Like many of the major automakers, General Motors Company [NYSE:GM] is transitioning into a mobility company, whereby it not only provides means of private transport through traditional car sales but also through car and ride sharing services and eventually, it seems, on-demand autonomous car fleets. While the days of Johnny Cab-style autonomous fleets may be some years off still, a number of automakers already have car sharing services up and running in major cities. Now GM is joining the fray.
The American auto giant has just launched Maven. It’s an on-demand car sharing service where you use an app to search for and reserve a vehicle (search queries include vehicle location or type), and when you go to pick up the vehicle you unlock it with your smartphone. The app also enables remote functions such as starting, heating or cooling and more.
You’ll be charged by how much you use the vehicle. The price of the service includes insurance and fuel and no doubt rates will fluctuate depending on peak usage times. The cars that form Maven’s fleet are owned by the service or partner firms but GM is also looking at peer-to-peer options where you can offer up your own car in return for compensation. Right now GM is only participating in peer-to-peer car sharing in the German cities of Berlin and Frankfurt.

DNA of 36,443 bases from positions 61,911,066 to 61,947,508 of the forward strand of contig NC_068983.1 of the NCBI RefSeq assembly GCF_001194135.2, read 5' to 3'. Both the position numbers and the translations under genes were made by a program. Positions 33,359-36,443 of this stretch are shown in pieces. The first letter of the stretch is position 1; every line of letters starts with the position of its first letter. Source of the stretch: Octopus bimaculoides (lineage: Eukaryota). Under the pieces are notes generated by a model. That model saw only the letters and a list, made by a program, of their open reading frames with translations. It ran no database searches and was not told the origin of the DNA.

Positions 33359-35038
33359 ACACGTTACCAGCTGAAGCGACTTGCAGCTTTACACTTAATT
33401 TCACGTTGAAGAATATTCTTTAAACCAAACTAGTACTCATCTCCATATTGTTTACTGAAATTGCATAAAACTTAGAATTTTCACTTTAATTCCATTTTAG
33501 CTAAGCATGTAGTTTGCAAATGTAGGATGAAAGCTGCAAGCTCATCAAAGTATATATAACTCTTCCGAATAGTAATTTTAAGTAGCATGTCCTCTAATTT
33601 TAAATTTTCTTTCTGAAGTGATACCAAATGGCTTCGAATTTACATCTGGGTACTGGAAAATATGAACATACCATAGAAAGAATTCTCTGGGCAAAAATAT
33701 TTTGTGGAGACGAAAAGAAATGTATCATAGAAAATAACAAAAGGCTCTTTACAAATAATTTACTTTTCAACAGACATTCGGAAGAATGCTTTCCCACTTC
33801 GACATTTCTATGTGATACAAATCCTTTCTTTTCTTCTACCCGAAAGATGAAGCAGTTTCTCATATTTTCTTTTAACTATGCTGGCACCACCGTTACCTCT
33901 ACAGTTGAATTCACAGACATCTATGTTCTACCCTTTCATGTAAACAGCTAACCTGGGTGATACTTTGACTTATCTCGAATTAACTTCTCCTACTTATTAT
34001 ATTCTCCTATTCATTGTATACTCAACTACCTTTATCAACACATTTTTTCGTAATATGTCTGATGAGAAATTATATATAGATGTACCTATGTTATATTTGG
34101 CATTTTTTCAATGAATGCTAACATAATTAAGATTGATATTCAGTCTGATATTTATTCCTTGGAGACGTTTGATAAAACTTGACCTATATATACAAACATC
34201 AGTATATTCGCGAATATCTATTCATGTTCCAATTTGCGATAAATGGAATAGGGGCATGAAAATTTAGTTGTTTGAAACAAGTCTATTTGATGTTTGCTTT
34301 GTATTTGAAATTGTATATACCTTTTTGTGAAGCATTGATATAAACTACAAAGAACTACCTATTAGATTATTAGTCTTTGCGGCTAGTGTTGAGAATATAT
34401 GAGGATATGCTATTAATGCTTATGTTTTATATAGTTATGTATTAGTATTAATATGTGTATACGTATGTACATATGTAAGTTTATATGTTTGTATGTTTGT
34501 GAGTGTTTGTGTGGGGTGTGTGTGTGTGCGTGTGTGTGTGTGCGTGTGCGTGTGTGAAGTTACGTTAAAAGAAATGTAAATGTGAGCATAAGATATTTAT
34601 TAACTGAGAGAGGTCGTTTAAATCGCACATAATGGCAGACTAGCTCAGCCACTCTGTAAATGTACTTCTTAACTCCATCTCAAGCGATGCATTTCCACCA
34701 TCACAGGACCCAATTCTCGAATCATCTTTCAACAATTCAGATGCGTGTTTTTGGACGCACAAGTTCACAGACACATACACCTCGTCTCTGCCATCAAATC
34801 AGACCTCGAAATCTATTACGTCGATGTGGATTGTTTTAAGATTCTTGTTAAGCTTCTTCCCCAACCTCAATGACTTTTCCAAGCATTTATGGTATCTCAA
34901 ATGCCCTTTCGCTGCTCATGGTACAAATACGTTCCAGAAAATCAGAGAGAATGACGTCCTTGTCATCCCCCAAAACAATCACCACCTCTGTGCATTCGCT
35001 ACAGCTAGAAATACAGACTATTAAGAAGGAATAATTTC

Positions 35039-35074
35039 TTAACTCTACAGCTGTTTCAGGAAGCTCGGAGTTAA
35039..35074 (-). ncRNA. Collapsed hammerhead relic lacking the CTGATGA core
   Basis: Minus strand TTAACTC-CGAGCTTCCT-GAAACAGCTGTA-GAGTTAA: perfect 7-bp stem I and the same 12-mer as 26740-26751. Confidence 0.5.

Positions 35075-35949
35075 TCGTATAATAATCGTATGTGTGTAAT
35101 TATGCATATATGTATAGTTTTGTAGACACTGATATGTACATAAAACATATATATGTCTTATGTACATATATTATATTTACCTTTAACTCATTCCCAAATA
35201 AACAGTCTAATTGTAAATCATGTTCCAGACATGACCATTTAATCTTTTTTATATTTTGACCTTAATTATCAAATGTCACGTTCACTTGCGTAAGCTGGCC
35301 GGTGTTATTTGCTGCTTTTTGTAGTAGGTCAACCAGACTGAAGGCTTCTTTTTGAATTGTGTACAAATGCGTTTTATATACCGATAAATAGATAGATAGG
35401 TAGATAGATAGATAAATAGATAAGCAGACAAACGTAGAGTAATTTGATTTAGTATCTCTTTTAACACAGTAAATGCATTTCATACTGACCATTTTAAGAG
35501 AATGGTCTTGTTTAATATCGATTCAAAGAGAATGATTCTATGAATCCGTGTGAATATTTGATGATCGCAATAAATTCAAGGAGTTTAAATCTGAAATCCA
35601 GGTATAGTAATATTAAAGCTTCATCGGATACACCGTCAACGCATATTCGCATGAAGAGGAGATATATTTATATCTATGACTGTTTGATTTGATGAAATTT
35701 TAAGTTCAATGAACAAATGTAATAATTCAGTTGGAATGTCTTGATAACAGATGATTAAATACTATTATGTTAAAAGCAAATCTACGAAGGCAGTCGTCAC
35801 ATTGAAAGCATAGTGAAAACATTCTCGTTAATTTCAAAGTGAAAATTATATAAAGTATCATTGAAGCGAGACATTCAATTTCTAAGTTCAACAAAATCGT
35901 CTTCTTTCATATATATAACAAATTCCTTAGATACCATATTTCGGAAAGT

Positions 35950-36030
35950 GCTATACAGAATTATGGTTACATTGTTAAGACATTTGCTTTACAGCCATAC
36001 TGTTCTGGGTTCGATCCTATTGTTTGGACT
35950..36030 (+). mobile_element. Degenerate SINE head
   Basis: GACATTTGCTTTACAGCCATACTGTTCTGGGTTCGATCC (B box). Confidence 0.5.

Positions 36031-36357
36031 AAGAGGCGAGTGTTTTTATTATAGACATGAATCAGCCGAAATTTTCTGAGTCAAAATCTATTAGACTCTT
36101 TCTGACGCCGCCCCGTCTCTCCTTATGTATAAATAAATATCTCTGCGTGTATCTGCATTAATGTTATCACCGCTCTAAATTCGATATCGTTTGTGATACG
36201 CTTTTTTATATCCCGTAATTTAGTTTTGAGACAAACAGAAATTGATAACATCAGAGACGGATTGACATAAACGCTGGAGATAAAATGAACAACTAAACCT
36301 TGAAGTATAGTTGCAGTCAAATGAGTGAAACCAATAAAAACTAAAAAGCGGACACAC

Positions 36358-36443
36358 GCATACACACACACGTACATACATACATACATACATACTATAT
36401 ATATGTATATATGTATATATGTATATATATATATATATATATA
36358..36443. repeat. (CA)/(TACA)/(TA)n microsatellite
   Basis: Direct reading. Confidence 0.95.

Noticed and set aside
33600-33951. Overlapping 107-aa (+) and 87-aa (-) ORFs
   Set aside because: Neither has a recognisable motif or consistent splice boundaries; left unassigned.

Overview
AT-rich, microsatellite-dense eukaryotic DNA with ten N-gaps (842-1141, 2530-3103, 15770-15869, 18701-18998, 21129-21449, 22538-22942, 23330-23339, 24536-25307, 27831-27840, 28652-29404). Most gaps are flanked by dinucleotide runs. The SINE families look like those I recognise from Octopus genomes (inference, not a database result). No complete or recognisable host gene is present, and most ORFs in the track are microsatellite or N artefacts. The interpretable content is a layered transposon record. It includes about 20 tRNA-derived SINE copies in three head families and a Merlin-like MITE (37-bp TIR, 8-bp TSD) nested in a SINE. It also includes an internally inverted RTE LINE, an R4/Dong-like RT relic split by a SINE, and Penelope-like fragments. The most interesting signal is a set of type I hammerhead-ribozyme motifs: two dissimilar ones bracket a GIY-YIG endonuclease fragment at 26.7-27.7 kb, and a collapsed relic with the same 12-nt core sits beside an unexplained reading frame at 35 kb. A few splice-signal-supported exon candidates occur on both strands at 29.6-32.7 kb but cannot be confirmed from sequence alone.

The roll out of Maven will be a gradual one, as car sharing is still a relatively new phenomenon, at least in the United States. The first city to feature Maven will be Ann Arbor, Michigan. Initially, there will be cars at 21 parking spots across the city. Initial users will be able to send feedback to Maven’s team via the WhatsApp messenger service to help fine tune the service.
Later in 2016, Maven will offer services for residential areas. There is already a trial service in New York City (previously known as Let’s Drive NYC) and the next area to receive the service will be Chicago. GM also has trial services being run at its own campuses located in the U.S. as well as in Germany and China.
Why the major interest in car sharing? Though it seems that such a move may cost automakers sales, people who may never purchase a vehicle can now become a customer. According to GM’s head of Urban Mobility Programs, Julia Steyn, more than 25 million people around the world are projected to use some form of shared mobility by 2020.